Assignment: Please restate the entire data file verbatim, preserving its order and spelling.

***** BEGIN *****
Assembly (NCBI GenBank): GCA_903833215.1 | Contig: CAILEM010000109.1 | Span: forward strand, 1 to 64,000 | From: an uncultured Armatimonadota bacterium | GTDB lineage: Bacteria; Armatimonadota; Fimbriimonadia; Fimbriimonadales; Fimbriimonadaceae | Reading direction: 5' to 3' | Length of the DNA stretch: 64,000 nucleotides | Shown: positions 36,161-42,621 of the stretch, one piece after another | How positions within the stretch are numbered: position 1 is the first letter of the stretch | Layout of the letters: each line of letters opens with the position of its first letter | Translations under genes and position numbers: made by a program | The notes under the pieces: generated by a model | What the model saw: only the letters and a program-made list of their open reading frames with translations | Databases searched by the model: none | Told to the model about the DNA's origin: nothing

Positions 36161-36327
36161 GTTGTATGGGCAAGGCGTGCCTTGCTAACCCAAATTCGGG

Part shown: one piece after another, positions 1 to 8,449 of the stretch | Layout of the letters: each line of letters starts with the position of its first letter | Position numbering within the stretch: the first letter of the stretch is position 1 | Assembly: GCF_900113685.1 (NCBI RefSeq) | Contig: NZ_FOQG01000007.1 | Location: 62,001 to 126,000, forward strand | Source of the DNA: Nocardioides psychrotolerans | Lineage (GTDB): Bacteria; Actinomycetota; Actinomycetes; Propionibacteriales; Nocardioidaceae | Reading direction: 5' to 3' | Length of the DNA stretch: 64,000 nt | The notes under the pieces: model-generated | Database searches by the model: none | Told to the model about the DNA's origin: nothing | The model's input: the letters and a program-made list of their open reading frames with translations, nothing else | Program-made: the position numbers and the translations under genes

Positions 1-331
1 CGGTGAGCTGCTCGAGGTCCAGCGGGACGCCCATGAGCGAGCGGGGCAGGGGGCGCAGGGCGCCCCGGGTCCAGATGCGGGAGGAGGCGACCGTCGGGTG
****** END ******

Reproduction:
Assembly (NCBI GenBank): GCA_903833215.1 | Contig: CAILEM010000109.1 | Span: forward strand, 1 to 64,000 | From: an uncultured Armatimonadota bacterium | GTDB lineage: Bacteria; Armatimonadota; Fimbriimonadia; Fimbriimonadales; Fimbriimonadaceae | Reading direction: 5' to 3' | Length of the DNA stretch: 64,000 nucleotides | Shown: positions 36,161-42,621 of the stretch, one piece after another | How positions within the stretch are numbered: position 1 is the first letter of the stretch | Layout of the letters: each line of letters opens with the position of its first letter | Translations under genes and position numbers: made by a program | The notes under the pieces: generated by a model | What the model saw: only the letters and a program-made list of their open reading frames with translations | Databases searched by the model: none | Told to the model about the DNA's origin: nothing

Positions 36161-36327
36161 GTTGTATGGGCAAGGCGTGCCTTGCTAACCCAAATTCGGG

Part shown: one piece after another, positions 1 to 8,449 of the stretch | Layout of the letters: each line of letters starts with the position of its first letter | Position numbering within the stretch: the first letter of the stretch is position 1 | Assembly: GCF_900113685.1 (NCBI RefSeq) | Contig: NZ_FOQG01000007.1 | Location: 62,001 to 126,000, forward strand | Source of the DNA: Nocardioides psychrotolerans | Lineage (GTDB): Bacteria; Actinomycetota; Actinomycetes; Propionibacteriales; Nocardioidaceae | Reading direction: 5' to 3' | Length of the DNA stretch: 64,000 nt | The notes under the pieces: model-generated | Database searches by the model: none | Told to the model about the DNA's origin: nothing | The model's input: the letters and a program-made list of their open reading frames with translations, nothing else | Program-made: the position numbers and the translations under genes

Positions 1-331
1 CGGTGAGCTGCTCGAGGTCCAGCGGGACGCCCATGAGCGAGCGGGGCAGGGGGCGCAGGGCGCCCCGGGTCCAGATGCGGGAGGAGGCGACCGTCGGGTG